Aircraft Carriers and Zodiac Boats
This past week, I left my job at Cisco to begin work at OneID, an early-stage startup dedicated to improving online identity. After over 16 years at Cisco, it will be exciting and, honestly, scary to move to a company with 1/10,000th the employees.
When you’ve been at a company for such a long time, it’s easy to take for granted all the things one’s company does right and focus on the things it does wrong. At its core, Cisco sets a very high standard for honest and legal business conduct. Cisco encourages its employees to give back to the community, both through incentives like matching grants and by giving employees space to allow them to contribute their time and talent. I have been proud to call myself a Cisco employee.
I liken Cisco to an aircraft carrier: it’s very big and powerful, and shows up on all the radar screens. It has a lot of firepower at its disposal; I wouldn’t want to be in its crosshairs. But it’s also difficult to stop, turn or otherwise maneuver. The possibility of a member of the crew influencing its direction of the ship is virtually nil.
A zodiac boat, on the other hand, is all about speed and maneuverability. It’s a lot easier to point at something on the horizon and suggest to the Captain that we should go in that direction. Zodiac boats often operate “under the radar”, heading in a new direction amid the clutter of other vessels.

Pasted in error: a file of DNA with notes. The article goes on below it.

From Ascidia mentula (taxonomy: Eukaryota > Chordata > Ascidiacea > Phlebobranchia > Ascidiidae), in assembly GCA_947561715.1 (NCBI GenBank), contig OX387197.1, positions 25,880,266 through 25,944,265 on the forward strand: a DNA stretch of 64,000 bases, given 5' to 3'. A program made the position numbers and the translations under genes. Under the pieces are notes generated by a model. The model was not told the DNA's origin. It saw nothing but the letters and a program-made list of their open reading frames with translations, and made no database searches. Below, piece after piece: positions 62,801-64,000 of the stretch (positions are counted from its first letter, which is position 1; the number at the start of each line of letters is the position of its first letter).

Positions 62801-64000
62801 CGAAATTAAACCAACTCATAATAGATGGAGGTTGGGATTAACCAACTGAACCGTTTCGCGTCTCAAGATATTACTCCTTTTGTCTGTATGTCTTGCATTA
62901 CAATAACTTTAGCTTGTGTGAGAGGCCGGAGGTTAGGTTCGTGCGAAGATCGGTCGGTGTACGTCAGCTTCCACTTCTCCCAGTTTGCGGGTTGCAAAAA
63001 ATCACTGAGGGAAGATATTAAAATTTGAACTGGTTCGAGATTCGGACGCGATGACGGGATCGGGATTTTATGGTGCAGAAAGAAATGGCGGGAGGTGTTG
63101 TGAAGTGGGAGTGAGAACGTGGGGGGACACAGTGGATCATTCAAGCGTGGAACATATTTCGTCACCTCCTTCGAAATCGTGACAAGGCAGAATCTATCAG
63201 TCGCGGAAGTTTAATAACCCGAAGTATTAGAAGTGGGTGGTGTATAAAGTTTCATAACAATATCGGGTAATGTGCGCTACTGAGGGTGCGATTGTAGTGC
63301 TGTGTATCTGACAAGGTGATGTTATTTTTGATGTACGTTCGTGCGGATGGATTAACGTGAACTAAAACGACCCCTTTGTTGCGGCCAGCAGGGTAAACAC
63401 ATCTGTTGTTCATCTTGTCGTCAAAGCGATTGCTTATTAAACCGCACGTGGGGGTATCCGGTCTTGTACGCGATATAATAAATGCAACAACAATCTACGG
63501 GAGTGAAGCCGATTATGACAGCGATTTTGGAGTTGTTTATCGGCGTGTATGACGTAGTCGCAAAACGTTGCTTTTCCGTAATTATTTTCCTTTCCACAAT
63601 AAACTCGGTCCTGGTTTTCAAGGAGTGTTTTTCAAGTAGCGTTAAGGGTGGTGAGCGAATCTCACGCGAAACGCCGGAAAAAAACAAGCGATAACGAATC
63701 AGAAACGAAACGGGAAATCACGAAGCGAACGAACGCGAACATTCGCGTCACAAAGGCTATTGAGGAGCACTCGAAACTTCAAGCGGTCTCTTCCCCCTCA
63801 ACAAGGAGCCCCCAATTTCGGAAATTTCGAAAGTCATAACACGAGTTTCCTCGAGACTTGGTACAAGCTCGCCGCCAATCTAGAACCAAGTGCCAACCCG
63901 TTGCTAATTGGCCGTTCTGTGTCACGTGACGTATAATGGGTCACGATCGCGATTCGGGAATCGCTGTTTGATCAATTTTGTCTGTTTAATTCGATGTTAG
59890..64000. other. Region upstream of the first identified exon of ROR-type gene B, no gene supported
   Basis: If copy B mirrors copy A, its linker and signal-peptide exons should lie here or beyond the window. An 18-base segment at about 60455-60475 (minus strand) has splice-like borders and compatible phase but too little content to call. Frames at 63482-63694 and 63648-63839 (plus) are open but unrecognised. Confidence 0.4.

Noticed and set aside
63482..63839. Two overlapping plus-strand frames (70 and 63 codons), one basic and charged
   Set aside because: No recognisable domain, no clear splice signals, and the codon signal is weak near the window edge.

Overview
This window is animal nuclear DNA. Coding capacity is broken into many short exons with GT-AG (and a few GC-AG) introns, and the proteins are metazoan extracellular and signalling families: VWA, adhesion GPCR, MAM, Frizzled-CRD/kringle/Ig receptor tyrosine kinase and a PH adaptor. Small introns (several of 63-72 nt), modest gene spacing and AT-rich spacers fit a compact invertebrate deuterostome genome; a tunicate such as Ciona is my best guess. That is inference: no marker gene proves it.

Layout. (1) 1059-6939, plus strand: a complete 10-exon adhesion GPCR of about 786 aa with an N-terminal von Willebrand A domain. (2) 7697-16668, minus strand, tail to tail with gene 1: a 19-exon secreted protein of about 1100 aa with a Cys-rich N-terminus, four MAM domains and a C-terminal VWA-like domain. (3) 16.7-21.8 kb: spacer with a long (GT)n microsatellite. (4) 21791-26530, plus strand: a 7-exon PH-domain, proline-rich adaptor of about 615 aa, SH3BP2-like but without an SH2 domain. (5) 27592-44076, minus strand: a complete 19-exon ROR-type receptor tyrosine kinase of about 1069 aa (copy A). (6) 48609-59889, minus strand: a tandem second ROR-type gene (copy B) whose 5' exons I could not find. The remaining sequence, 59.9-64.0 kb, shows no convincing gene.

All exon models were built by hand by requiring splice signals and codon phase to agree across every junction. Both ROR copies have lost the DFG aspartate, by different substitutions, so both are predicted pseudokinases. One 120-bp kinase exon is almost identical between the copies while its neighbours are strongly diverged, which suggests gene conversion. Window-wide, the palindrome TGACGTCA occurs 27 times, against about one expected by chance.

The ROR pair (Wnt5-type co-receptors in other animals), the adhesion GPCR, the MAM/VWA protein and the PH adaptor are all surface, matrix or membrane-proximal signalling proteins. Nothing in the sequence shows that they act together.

On an aircraft carrier, it is actually possible to go in a slightly different direction from the ship for a while. You do this by walking from one side of the deck to the other. But you’re well advised to stop before you get to the edge. I liken this to my recent experience at Cisco: my career direction was leading me off in a slightly different direction. Cisco was great in letting me explore that area (identity management), but there was only so far that I could go with it there.
Fortunately, I found a nearby zodiac boat, OneID, moving in the direction I want to travel. The captain (CEO) is an successful serial entrepreneur, Steve Kirsch, that was a classmate at MIT. I’m looking forward to the trip, even though I realize that I’ll no longer have a lot of the comforts of being on an aircraft carrier. The trip might be rougher, but I’ll be going in the direction I want. I’m looking forward to the journey.